Mir Lecture Series presents Wade Davis: The Wayfinders: Why ancient wisdom matters in the modern world

By Contributor
March 13th, 2013

The Mir Lecture Series and the Columbia Basin Trust present renowned anthropologist Wade Davis April 3 in Nelson. Davis leads us on a thrilling journey to celebrate the wisdom of the world’s indigenous cultures.  Understanding the lessons of this journey will be our mission for the next century so we do not lose this vast archive of knowledge and expertise.

Davis grew up in British Columbia and is a licensed river guide.  He has also worked as a forestry technician and a park ranger.  His academic credentials are impressive, holding degrees in anthropology, biology and a PhD in ethnobotany from Harvard University.  Davis spent over three years living in the Amazon River basin, collecting plant specimens and studying them for their therapeutic values.

Wade is currently an explorer in residence at the National Geographic Centre.  He has been named by the National Geographic Society as An Explorer of the Millenium, and described as “a rare combination of scientist, scholar, poet and passionate defender of all of life’s diversity”.

Wade has made a career out of exploring ancient cultures and traditions, including the medicinal properties of indigenous plants around the world. He is also an avid photographer, and some of his works have recently been part of a display called: No Strangers:  Ancient Wisdom in a modern world, at the Annenberg Space for Photography in Los Angeles.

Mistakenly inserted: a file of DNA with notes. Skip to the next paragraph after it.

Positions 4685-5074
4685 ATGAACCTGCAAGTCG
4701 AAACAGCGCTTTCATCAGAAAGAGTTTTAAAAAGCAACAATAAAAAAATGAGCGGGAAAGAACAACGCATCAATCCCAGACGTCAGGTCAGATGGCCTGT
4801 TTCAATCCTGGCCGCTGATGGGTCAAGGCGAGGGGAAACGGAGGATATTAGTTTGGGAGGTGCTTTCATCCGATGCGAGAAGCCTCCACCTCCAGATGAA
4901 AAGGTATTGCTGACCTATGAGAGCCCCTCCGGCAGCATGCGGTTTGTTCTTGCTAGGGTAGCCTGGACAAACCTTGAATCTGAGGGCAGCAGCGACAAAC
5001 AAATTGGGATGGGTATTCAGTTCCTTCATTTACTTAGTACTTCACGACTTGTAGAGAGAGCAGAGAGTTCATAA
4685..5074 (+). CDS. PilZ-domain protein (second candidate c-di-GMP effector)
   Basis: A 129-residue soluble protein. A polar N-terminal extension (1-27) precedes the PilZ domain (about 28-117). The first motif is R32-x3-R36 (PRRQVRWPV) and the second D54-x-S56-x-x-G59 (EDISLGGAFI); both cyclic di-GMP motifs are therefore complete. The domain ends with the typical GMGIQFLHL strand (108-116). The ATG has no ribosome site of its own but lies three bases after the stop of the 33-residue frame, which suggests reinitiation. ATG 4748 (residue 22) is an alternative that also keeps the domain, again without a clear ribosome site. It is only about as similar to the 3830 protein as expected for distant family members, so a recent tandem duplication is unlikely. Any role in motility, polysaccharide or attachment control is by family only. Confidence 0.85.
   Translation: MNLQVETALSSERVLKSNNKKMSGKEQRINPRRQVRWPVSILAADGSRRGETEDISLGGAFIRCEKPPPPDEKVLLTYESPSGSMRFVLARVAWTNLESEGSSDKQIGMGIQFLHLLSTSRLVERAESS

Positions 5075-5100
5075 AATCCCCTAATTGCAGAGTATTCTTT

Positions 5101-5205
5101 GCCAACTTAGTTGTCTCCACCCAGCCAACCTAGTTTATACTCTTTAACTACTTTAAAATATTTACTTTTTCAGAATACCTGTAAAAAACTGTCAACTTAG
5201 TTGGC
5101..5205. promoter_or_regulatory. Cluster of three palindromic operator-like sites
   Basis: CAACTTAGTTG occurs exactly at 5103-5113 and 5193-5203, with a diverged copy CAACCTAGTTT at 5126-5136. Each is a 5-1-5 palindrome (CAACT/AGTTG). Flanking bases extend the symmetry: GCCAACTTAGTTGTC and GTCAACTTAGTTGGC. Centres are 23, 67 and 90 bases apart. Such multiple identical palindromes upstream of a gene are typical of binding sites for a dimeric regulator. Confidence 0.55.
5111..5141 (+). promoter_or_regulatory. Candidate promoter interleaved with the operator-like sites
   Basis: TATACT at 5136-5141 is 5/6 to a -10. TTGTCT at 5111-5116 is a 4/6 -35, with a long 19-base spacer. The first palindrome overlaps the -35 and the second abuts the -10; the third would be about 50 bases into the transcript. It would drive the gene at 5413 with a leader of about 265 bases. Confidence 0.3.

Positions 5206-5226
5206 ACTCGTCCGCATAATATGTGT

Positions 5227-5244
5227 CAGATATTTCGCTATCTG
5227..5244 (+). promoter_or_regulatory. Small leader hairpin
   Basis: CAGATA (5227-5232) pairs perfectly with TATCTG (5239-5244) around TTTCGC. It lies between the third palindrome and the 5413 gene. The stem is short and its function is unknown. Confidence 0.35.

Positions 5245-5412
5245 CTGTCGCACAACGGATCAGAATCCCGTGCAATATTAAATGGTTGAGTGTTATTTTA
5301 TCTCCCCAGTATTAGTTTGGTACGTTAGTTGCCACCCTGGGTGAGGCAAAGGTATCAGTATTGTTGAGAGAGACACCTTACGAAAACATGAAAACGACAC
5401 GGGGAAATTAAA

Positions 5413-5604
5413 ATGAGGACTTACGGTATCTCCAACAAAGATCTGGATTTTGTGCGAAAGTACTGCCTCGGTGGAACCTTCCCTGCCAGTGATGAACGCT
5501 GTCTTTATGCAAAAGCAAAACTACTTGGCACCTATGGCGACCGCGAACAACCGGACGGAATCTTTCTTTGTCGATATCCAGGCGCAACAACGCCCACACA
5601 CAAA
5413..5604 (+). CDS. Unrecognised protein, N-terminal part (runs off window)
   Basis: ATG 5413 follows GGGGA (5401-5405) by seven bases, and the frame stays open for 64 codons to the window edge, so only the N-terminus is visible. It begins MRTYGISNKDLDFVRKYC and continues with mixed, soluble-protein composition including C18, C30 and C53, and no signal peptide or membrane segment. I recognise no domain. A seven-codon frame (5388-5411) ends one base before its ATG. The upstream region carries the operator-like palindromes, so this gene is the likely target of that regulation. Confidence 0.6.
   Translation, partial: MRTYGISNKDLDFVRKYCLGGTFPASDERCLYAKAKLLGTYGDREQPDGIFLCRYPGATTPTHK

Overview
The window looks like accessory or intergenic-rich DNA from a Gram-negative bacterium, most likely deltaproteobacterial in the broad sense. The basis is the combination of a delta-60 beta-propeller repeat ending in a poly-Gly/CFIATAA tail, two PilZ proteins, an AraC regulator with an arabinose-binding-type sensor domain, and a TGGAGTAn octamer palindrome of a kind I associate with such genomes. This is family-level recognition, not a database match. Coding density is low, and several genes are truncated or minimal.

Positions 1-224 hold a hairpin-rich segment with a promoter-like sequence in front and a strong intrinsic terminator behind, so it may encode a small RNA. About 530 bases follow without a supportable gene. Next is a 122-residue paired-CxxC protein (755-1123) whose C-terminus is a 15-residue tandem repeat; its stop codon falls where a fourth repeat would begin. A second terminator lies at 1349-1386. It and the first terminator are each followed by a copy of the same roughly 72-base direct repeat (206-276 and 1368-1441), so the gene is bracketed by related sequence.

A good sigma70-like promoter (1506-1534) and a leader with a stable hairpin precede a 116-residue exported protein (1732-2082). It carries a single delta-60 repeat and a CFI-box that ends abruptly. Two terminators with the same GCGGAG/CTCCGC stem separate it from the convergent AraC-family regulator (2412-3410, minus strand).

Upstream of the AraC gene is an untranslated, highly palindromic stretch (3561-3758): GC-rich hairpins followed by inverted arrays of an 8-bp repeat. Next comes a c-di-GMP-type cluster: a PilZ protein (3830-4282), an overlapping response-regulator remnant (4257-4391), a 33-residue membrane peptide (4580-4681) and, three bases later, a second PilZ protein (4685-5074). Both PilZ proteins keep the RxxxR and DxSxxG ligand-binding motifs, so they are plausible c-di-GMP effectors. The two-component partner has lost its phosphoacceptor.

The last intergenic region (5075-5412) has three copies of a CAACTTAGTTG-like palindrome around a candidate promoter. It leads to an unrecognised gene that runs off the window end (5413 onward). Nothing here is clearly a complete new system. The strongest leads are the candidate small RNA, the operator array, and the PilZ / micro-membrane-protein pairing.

Wade Davis brought his international fame to highlight a threatened treasure in his home province of B.C.  in his book,  Sacred Headwaters:  The Fight to Save the Stikine, Skeena and Nass Rivers

The Mir Lecture Series is pleased to present Wade Davis at the Capitol Theatre in Nelson, Wednesday, April 3 at 7:00 pm.  There will be a special spoken word presentation by Will Klatte to open the event.

Tickets are $15 students and seniors, and $20 regular, and are available at the Selkirk College Bookstore (to order by phone, call 250.365.1281) or at Otter Books in Nelson. They are also available at the Capitol Theatre, Victoria Street, Nelson, by calling 250.352.6363 or online at http://www.capitoltheatre.bc.ca/

This post was syndicated from https://rosslandtelegraph.com
Categories: Arts and Culture